With only 20 games left in the regular season for the Washington Nationals, the team is solidly in first place, 7 games above the Atlanta Braves. All the games that the Nationals have left are against NL East teams, including six against the Braves. So a LOT can still happen, despite the Nationals’ “magic number” to clinch their division being only 14. Still, unless the team completely falls apart, you can expect the Nats to clinch the NL East and move on to post-season baseball.
The Nationals haven’t been playing particularly wonderful baseball lately, having lost 2 of 3 to the last-place Phillies this past weekend. Many of their victories have been come-from-behind wins or walk-offs, which have been stressful for us Nationals fans to watch. The bullpen has given up a lot of runs, the offense isn’t super-consistent, and the biggest problem the Nationals face now is finding a good closer.
Rafael Soriano, who has been the Nationals’ closer all season, has struggled since the All-Star break, blowing 5 saves and earning an ERA of 6.98 since the break. Not only has he been ineffective; his appearances are downright stressful. He’d strike out a batter, walk the next guy, strike out another one, then allow a two-run homer to blow the save. It was like that day in and day out, so Nationals’ manager, Matt Williams, pretty much said enough is enough (in a nice way). So who will the Nationals’ new closer be?
In Sunday’s game against the Phillies, Drew Storen pitched the ninth inning to earn his second save of the season. Storen was the Nationoals’ regular closer in 2012, but after a disappointing outing to eliminate the Nationals in the 2012 NLCS against the Cardinals, Soriano was acquired to supposedly provide a consistent closer so Storen could be used differently out of the bullpen. Well, it worked for a year, since Soriano earned 43 saves, striking out 51 batters in 66 innings. He didn’t have overpowering stuff, but he got the job done. Oh, what a difference a year makes!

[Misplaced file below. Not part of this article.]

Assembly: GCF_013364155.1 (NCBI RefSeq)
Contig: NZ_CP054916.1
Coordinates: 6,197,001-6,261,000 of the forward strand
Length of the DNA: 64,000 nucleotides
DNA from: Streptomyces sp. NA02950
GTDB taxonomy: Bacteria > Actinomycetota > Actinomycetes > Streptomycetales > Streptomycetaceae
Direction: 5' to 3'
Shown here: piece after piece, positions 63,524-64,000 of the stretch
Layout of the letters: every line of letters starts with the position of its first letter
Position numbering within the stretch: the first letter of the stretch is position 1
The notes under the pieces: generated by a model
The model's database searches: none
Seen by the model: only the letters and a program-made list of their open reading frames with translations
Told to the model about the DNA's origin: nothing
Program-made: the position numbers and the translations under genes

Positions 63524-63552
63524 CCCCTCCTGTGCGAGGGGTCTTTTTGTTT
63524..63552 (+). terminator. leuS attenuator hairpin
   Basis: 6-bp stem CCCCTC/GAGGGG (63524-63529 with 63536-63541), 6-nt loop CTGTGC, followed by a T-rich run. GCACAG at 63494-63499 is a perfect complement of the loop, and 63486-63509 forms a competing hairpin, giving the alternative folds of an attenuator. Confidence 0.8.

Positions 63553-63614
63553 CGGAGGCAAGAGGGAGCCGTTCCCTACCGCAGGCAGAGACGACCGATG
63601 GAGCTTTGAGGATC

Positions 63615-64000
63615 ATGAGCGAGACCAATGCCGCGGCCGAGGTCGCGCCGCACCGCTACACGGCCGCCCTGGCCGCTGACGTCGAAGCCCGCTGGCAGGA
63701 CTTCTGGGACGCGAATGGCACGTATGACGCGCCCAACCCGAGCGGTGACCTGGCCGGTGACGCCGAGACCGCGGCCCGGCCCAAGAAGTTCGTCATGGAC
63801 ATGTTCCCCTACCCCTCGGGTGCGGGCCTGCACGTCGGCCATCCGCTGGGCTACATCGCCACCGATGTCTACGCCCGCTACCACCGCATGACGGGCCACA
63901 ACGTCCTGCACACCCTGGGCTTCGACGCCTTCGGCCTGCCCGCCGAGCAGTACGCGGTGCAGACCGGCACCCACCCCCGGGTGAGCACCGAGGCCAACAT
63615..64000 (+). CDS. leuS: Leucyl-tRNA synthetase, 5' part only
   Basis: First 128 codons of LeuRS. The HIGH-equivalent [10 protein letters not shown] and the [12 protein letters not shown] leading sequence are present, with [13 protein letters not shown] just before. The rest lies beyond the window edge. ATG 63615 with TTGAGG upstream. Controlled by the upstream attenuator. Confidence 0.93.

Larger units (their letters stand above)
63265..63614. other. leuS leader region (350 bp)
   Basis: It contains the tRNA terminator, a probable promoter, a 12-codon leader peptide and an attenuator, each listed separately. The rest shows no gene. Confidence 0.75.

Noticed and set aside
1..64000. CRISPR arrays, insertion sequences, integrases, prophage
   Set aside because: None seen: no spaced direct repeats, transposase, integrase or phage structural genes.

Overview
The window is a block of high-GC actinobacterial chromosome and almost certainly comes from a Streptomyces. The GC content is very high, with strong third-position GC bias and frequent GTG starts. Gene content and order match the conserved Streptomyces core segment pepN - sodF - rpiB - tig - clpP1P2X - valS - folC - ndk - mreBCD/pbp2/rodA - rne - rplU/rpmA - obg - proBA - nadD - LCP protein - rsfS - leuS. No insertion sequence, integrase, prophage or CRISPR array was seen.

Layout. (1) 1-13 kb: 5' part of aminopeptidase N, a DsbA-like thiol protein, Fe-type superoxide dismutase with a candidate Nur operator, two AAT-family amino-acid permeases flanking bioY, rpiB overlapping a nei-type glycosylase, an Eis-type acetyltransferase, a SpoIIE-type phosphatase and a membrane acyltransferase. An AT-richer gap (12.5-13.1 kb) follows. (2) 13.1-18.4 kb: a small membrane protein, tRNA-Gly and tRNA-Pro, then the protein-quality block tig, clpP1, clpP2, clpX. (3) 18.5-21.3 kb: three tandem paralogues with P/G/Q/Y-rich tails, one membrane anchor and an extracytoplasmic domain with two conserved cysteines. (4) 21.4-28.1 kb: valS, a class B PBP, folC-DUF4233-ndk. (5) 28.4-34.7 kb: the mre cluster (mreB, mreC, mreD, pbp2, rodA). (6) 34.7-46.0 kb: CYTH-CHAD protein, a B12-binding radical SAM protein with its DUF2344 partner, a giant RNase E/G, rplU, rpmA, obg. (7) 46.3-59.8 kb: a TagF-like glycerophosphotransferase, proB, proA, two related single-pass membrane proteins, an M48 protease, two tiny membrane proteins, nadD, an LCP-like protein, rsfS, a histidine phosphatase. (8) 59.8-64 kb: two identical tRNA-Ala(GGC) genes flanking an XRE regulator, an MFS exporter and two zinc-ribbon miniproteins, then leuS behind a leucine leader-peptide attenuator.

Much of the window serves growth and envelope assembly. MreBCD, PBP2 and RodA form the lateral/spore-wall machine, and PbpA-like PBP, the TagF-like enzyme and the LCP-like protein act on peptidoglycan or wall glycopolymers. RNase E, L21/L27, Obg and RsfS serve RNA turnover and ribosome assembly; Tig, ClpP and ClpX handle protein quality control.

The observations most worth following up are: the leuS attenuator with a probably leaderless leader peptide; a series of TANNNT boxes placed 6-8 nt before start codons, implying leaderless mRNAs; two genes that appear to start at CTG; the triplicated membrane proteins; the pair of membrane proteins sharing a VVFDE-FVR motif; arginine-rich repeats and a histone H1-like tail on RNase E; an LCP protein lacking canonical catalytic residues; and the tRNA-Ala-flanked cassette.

Will Storen go back to being the Nationals’ every-day closer? They better figure that out, because the playoffs is no time to be tinkering with the bullpen. I think Storen genuinely wants to redeem himself after the disappointment in 2012, and he seems to be the only one in the bullpen who currently has lights-out stuff. Yes, Tyler Clippard has been a great set-up man, but that’s where he should stay –I wouldn’t move him to the closer spot because he does tend to make mistakes on occasion, and when he does, the offense usually bails him out. In the ninth inning, that’s not so easy to do.
So what should this series against the Braves bring? The Braves haven’t been hitting, and their closer, Craig Kimbrel, isn’t as unhittable as he was last year. I would like to see the Nationals take 2 of 3 from the Braves before moving on to New York for a four-game series against the Mets (whom they swept last time they played each other). Sit, back, relax with a cold beverage (and some chips and salsa, in my case), and get ready for some exciting baseball in the home stretch. It ain’t over yet!